Sunday, December 16, 2012

Teach Your Player to Coach Himself

I had a great hitting session today with a young player who has improved his swing each week that we've worked together. This was only his third lesson with me, but he has quickly learned the swing well enough to just about coach himself. He knows what a correct swing should look and feel like, and he knows his own tendencies so well that he can usually tell me what he did wrong any time he doesn't drive the ball. If he pulls a ground ball, he may say "rolled." Or if he pops it up, he might say "chopped." We both know what he means, and he's usually right. Knowing what happened allows him to make an adjustment on his next swing.

The best thing I can do for a player is give him the knowledge necessary to coach himself. As an instructor, I can't be with him for every practice, game or tryout. But if he can
learn the correct mechanics of hitting or pitching, then I don't have to always be there. He can coach himself. Sure, there will often be little flaws here and there that need to be diagnosed with video and fixed with a cage session. But on an everyday basis, a player wanting to advance in the game needs to learn and truly understand proper mechanics - and more importantly, the effect of proper mechanics on the baseball - well enough to be able to make adjustments on the fly.

It has been said that baseball is a game of adjustments. That means that if something doesn't go well on a particular pitch, the player might need to make a minor change to his mechanics on the next one. There is something to be learned from every pitch, whether it's during a BP session, a tryout or a game. A hitter should ask himself why he hit the ball a certain way - good or bad. Why did he hit a line drive, or pop it up, or hit a weak grounder, or whiff entirely? There is a cause and effect - a mechanical reason for the result of each pitch. A pitcher can do the same. Why did his fastball go low or high? Or why did he hang his off-speed pitch? What adjustment needs to be made on the next pitch? The instruction he has been given will provide him with the knowledge to know what to do.

It should be noted - that kind of thinking should go on outside the batters box or off the rubber. The analysis takes place. The plan for an adjustment is made. And then the player can step back in with positive thoughts, ready to execute the plan, and relax and react.

A player that does not understand proper mechanics is more likely to repeat his flaws and needlessly suffer through extended slumps. He's just up there relying on his natural ability to try to whack the ball, or fire it into the catcher as hard as he can. He has no idea how he succeeds or fails, so he cannot possibly coach himself and make necessary changes.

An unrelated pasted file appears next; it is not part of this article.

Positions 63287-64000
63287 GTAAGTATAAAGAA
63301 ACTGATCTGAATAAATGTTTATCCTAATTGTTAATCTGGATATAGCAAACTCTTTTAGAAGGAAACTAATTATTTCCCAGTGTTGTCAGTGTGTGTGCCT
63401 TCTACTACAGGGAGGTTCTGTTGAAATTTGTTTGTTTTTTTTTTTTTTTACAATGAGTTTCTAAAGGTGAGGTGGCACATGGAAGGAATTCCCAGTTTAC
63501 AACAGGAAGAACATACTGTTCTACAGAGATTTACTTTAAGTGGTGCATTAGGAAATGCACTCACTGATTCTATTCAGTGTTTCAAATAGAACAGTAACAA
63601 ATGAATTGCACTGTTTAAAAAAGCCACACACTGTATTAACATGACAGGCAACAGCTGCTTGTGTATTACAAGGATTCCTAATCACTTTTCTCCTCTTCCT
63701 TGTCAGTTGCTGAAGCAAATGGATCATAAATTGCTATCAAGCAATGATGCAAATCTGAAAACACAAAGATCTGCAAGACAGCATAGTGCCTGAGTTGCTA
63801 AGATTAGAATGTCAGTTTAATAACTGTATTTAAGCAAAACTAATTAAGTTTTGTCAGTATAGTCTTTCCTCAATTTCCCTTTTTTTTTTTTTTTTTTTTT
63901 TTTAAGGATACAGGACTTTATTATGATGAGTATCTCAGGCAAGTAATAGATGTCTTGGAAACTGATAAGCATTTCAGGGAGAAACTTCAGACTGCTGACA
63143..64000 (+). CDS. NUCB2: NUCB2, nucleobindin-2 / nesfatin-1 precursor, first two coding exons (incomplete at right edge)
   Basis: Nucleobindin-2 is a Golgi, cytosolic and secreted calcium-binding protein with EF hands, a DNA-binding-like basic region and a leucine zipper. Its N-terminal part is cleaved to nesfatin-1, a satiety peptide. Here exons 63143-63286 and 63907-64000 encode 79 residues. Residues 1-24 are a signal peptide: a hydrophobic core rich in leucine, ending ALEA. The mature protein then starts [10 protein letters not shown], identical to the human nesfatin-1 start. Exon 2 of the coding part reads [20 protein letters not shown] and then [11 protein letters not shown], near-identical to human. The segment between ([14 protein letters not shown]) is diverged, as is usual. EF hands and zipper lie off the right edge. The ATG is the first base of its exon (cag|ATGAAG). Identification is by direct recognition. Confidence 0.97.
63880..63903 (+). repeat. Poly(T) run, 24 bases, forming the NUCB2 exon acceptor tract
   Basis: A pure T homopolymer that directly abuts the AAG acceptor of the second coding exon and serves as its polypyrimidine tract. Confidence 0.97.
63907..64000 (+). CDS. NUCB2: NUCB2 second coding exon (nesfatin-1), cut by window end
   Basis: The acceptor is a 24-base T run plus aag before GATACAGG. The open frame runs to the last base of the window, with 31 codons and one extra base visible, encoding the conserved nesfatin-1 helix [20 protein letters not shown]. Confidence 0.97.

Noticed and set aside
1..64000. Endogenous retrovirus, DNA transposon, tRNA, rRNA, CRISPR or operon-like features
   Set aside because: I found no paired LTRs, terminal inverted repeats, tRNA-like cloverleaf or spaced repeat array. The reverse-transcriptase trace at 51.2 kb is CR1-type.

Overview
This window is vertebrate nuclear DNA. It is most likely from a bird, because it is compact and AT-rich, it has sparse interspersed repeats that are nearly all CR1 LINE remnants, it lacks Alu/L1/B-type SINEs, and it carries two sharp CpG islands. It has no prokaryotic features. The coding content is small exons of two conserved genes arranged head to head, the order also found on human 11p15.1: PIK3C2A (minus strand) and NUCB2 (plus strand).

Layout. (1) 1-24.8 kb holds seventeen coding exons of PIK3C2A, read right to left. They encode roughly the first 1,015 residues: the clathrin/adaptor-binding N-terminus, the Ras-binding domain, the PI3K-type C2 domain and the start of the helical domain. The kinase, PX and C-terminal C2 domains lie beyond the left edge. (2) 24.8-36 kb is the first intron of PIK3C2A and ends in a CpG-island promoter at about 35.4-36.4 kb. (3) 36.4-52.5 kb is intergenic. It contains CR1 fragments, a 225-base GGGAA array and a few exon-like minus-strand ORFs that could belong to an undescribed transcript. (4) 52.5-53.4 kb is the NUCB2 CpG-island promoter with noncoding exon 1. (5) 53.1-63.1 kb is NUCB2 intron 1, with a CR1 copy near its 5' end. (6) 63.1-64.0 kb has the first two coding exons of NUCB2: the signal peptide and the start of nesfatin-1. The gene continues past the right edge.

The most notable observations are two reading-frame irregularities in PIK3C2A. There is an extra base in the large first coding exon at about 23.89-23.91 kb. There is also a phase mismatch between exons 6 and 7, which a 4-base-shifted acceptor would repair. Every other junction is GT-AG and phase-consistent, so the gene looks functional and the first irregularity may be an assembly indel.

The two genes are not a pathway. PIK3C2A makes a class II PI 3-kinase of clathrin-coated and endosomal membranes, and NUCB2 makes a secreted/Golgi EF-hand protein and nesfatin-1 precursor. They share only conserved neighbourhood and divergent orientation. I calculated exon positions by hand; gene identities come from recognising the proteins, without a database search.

A player that understands the science behind his swing or pitching delivery can often stop a potential slump after one pitch. If it's during a game, one poor swing may cost a hitter an out. But if he puts some thought into why it happened and he is able to diagnose his problem, he will give himself a better chance of making the needed adjustment to get a hit in his next at-bat. If it's during a tryout, that quick adjustment could be the difference in making a team or not. It could make or break his whole season.

Knowledge is power. Arm your young player with the knowledge to coach himself. Teach him proper mechanics. Schedule some lessons. Buy him (or yourself) a book on the subject. Teach him the cause and effect involved with each swing or pitch. Give him the knowledge to coach himself. It doesn't require much age or maturity. The player mentioned above is 12. There are several others that I am fortunate enough to work with each week - younger ones too... real students of the game who know something that 95% of their peers don't.

The player who relies on nothing but his natural athleticism, hand-eye coordination, or size and strength will eventually be surpassed. Don't settle for natural ability, no matter how easy the game comes at the youth level. The player who has some natural ability, but may be smaller or less experienced, is out there learning how it's done. He is training. He is building up the knowledge base to perfect his mechanics. He will go farther in the game.

1 comment:

  1. Good insight. Also yet another good reason for parents to shut the heck up and not offer mechanical corrections during a game. Hey, it's Christmas, a guy can wish can't he?